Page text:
Enlarge / Boston Celtics' Al Horford and Indiana Pacers' Thaddeus Young chase a ball out of bounds during a March game. A new study found that a self-centered bias in time perception might affect how each perceives who touched the ball last. (credit: Matthew J. Lee/The Boston Globe/Getty Images)
With the NBA playoffs in full swing, emotions are running high among super-fans, inevitably leading to lots of heated arguments about bad referee calls and disputed plays. For instance, when a ball goes out of bounds, it can sometimes be challenging to determine which player touched it last. Both players will undoubtedly argue their opponent touched it last, trying to give possession of the ball to their own team. The other player will just as forcefully argue the opposite.
Who is right? According to a new paper in Science Advances, both players are subject to a kind of temporal bias whereby they will perceive themselves touching the ball first. "Our brains tell us that actions generated by ourselves come before simultaneous external events," the authors write. "Briefly, we have identified what may be a principal cause of arguments in ball games, and it's about time."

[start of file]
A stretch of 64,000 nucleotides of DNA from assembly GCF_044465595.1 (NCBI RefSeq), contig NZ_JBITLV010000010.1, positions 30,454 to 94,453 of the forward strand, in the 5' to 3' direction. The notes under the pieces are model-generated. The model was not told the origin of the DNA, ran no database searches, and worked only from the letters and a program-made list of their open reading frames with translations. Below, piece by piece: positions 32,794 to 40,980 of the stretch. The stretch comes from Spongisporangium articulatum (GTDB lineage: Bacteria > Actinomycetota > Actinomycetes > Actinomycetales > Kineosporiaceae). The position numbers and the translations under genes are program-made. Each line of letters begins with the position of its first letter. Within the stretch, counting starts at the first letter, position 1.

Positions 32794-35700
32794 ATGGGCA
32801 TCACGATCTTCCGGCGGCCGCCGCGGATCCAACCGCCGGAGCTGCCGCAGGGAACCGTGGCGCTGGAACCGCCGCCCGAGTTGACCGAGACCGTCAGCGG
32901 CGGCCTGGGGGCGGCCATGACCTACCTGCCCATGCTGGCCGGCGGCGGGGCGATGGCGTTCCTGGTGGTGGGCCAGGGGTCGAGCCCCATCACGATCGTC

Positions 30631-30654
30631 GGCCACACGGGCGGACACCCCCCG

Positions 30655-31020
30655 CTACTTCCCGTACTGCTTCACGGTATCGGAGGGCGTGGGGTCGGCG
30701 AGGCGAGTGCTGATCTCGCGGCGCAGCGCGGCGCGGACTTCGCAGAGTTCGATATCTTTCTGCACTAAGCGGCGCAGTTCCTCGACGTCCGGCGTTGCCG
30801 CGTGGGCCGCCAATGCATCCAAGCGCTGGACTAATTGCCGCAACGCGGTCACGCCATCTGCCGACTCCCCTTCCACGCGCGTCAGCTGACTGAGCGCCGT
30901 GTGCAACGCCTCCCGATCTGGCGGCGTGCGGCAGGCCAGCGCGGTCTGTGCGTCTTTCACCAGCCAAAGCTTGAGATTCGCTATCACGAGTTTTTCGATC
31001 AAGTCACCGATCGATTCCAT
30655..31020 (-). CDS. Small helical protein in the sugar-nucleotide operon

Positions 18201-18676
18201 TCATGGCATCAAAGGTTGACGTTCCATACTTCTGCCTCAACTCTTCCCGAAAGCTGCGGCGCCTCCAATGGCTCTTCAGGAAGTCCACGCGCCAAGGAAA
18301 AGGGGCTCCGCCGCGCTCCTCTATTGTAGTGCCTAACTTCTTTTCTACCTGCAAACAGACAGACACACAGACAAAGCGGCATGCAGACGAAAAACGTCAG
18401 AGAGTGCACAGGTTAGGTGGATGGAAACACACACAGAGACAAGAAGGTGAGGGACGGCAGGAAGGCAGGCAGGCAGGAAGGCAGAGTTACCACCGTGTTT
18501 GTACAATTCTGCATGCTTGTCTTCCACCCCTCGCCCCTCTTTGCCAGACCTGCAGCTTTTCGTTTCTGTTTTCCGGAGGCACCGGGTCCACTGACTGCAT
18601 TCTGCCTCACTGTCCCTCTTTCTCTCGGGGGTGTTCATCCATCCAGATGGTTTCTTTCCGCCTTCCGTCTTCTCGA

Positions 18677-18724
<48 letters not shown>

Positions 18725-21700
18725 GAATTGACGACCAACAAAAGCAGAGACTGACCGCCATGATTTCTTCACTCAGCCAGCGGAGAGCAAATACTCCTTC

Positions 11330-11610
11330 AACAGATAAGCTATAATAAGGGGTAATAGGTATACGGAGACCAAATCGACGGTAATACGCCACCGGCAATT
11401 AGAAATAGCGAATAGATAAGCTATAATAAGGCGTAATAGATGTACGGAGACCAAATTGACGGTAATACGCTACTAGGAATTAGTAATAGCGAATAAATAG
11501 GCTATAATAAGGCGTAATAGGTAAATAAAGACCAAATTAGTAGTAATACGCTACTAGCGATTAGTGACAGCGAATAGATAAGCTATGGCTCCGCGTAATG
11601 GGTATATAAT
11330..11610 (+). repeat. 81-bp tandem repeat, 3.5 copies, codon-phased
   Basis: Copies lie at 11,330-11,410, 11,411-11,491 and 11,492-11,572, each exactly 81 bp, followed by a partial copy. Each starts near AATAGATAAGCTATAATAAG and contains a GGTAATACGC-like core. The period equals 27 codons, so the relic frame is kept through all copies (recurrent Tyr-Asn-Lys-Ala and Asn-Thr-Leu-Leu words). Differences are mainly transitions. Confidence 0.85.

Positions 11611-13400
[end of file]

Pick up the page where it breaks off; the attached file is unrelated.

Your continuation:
According to co-author Ty Tang, a graduate student in psychology at Arizona State University, the idea for the study emerged from conversations with his advisor, Michael McBeath, about subjective perception, particularly of time. This naturally evolved into how this subjective perception plays out in sports, specifically arguments over who touched the ball last before it went out of bounds in basketball. Tang proposed a series of three experiments to determine if the players might genuinely experience hitting the ball before their opponents in such scenarios. It wasn't the chaotic environment of a live basketball game, but it allowed them to control the variables to produce a robust study.
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